Posted by: Thixia | March 21, 2008

Clinical Types of MS

Relapsing/Remitting (RRMS):   

        Characterized by clearly defined relapses (attacks or exacerbations) during which time new symptoms may appear and old symptoms may reappear or worsen.  These relapses are followed by periods of remission, during which time the person fully or partially recovers from disabilities.  Relapses can last for days, weeks, or months with recovery being slow and gradual or seemingly instantaneous.  The majority of people first diagnosed (70%) with Multiple Sclerosis have RRMS.  Most people with RRMS are fully ambulatory.

  A subtype of RRMS is Benign MS:  

        In which remission after relapses is almost complete, 10 to 15 years after the onset there is still minimal disability.  About 20 – 25% of people who were diagnosed originally with RRMS have this type.

        Most people are diagnosed with the relapsing-remitting form of MS.  Over time, some people in this category develop secondary-progressive MS, which does carry a risk of disability. Others may have mild attacks but do not worsen and are considered to have benign MS.

  Secondary Progressive (SPMS):   

        After a number of years about half of people with RRMS will pass into a secondary progressive phase of the disease.  This is characterised by a gradual worsening of the disease between relapses.  In the early phases of Secondary Progressive, the person may still experience a few relapses but after a while these merge into a general progression. People with Secondary Progressive MS, may experience good and bad days or weeks, but, apart from some remission following relapsing episodes, there is no real recovery.

  Progressive Relapsing Multiple Sclerosis (PRMS):

     This form of MS relatively rare and follows a progressive course from onset.  There is significant recovery immediately following a relapse but between relapses there is a gradual worsening of symptoms.

  Primary Progressive (PPMS):    

        This type of MS is relatively rare (10 to 15% at time of diagnosis), and is characterised by a gradual progression of MS from its onset with no remissions at all.  There may be periods of a levelling off of disease activity and, as with secondary progressive, there may be good and bad days or weeks.  PPMS differs from Relapsing/Remitting and Secondary Progressive in that onset is typically in the late thirties or early forties, men are as likely as women to develop it and initial disease activity is in the spinal cord and not in the brain.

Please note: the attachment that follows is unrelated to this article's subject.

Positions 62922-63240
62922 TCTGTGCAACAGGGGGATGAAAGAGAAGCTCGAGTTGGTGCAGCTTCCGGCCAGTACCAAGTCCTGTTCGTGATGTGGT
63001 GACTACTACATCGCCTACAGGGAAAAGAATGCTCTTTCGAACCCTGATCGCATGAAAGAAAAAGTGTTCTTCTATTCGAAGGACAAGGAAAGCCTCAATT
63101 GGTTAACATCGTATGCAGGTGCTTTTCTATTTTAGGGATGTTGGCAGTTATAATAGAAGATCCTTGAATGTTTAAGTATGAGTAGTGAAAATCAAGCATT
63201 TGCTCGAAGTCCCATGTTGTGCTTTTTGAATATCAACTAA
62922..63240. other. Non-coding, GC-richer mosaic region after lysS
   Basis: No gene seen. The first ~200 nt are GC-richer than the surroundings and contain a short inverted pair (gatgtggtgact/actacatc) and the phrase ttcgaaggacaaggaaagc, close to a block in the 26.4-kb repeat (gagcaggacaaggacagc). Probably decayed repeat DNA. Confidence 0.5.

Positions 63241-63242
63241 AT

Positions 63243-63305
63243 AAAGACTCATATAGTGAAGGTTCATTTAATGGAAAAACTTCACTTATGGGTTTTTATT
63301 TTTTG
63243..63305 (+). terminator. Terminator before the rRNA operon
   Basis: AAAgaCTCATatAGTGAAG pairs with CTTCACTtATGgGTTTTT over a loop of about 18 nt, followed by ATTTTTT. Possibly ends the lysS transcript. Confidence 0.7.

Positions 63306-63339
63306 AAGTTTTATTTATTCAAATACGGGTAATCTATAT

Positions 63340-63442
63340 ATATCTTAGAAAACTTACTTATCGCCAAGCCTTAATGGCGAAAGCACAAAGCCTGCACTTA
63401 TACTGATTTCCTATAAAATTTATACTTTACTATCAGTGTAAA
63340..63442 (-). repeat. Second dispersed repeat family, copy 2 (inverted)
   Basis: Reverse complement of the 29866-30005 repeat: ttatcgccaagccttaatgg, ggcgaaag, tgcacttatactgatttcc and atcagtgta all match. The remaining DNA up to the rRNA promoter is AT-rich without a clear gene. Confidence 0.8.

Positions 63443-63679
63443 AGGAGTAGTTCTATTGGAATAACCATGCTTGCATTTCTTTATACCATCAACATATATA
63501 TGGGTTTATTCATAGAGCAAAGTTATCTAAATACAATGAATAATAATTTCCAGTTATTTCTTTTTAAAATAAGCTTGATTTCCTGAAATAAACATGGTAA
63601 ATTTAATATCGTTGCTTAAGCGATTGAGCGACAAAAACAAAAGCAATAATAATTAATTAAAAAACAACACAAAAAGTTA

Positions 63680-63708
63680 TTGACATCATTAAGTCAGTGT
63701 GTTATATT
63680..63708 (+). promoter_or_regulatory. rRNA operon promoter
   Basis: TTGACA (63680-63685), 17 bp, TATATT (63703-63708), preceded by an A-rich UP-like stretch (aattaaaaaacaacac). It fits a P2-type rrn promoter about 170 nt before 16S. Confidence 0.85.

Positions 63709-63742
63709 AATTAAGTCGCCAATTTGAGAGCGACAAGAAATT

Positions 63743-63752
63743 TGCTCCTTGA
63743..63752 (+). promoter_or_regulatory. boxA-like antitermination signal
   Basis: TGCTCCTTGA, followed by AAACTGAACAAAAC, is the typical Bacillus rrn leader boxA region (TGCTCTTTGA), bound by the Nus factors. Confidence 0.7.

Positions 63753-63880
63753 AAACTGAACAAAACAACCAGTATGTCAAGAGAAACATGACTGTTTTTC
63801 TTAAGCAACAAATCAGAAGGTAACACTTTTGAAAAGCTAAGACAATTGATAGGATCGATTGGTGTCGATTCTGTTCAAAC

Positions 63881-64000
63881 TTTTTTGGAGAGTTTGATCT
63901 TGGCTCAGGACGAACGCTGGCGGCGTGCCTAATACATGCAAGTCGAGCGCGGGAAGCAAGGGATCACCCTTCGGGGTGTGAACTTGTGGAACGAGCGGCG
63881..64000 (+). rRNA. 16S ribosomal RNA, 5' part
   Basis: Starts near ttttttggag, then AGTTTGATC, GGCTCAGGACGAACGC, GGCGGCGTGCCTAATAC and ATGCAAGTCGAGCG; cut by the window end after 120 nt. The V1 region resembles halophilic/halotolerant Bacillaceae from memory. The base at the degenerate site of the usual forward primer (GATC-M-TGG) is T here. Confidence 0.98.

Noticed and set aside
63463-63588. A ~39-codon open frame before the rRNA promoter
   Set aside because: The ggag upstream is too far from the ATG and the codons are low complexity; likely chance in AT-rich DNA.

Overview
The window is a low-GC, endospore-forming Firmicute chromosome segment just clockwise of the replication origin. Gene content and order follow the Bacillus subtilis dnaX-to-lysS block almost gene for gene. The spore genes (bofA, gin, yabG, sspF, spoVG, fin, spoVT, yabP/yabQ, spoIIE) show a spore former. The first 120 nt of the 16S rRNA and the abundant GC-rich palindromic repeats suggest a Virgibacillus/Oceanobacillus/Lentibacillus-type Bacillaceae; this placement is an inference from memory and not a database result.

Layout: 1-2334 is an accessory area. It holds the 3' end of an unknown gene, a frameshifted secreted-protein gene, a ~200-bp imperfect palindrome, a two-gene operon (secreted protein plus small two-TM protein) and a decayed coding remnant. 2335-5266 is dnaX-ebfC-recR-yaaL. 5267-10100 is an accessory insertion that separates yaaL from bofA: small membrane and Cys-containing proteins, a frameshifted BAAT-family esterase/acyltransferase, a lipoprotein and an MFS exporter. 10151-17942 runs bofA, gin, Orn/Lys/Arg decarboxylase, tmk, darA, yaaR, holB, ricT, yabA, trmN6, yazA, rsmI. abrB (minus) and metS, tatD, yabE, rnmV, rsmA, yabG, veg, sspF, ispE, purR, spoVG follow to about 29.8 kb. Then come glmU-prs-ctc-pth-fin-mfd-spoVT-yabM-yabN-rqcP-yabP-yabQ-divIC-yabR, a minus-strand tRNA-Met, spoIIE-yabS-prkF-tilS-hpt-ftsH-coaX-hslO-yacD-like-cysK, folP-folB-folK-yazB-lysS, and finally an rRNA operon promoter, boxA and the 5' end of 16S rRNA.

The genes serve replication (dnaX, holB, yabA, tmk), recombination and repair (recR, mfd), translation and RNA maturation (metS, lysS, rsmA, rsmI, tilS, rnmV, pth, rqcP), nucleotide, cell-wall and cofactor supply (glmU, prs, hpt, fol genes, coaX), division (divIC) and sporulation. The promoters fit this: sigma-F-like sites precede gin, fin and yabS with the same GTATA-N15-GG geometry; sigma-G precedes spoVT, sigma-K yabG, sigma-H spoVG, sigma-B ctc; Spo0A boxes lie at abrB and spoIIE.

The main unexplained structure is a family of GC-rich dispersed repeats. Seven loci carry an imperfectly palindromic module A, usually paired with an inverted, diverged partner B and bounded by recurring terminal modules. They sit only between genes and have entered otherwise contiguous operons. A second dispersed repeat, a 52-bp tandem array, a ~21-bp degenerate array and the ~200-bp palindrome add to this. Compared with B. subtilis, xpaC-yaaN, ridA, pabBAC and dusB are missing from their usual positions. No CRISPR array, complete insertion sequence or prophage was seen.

Often migrates into the brain, but is less likely to damage brain areas than relapsing/remitting or secondary progressive – for example, people with Primary Progressive are less likely to develop cognitive problems.  Anyone may develop MS, but there are some patterns.Most people with MS are diagnosed between the ages of 20 and 50.

Two-three times as many women as men have MS.

        Studies indicate that genetic factors make certain individuals more susceptible than others, but there is no evidence that MS is directly inherited.

        MS occurs more commonly among people with northern European ancestry, but people of African, Asian, and Hispanic backgrounds are not immune.

   

        MS is usually considered a disease that adults get, but is occasionally diagnosed in children.

  

        Multiple sclerosis most often strikes young adults – women and men between the ages of 20 to 40 who are in their career and family building years.  The average age of diagnosis is 30, but cases of MS have been diagnosed in childhood, and people in their fifties have been diagnosed as well. Women develop MS almost twice as often as men.

        MS is not a fatal disease for the vast majority of people with MS.  Most people who have MS can be expected to live a normal or near normal life span, thanks to improvements in the treatment of symptoms and in other therapies for people with MS. 
 Bonnie  

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Responses

  1. It was that first step towards the pool that that proved problematic. I kept procrastinating at the most flimsy of excuses. Sabotaging something I knew would help. The only thing I was keeping back was improving the quality of my life with rr multiple sclerosis.. Finally I broke this self imposed spell and talked myself into going for acquacise .The MS was active in my life and heaven knows exercise wasn’t my priority but I went. That was seven years ago and the pool is as much of a habit now as that first cup of coffee. Exercise is making me function better and that’s a fact that I refuse toignore.


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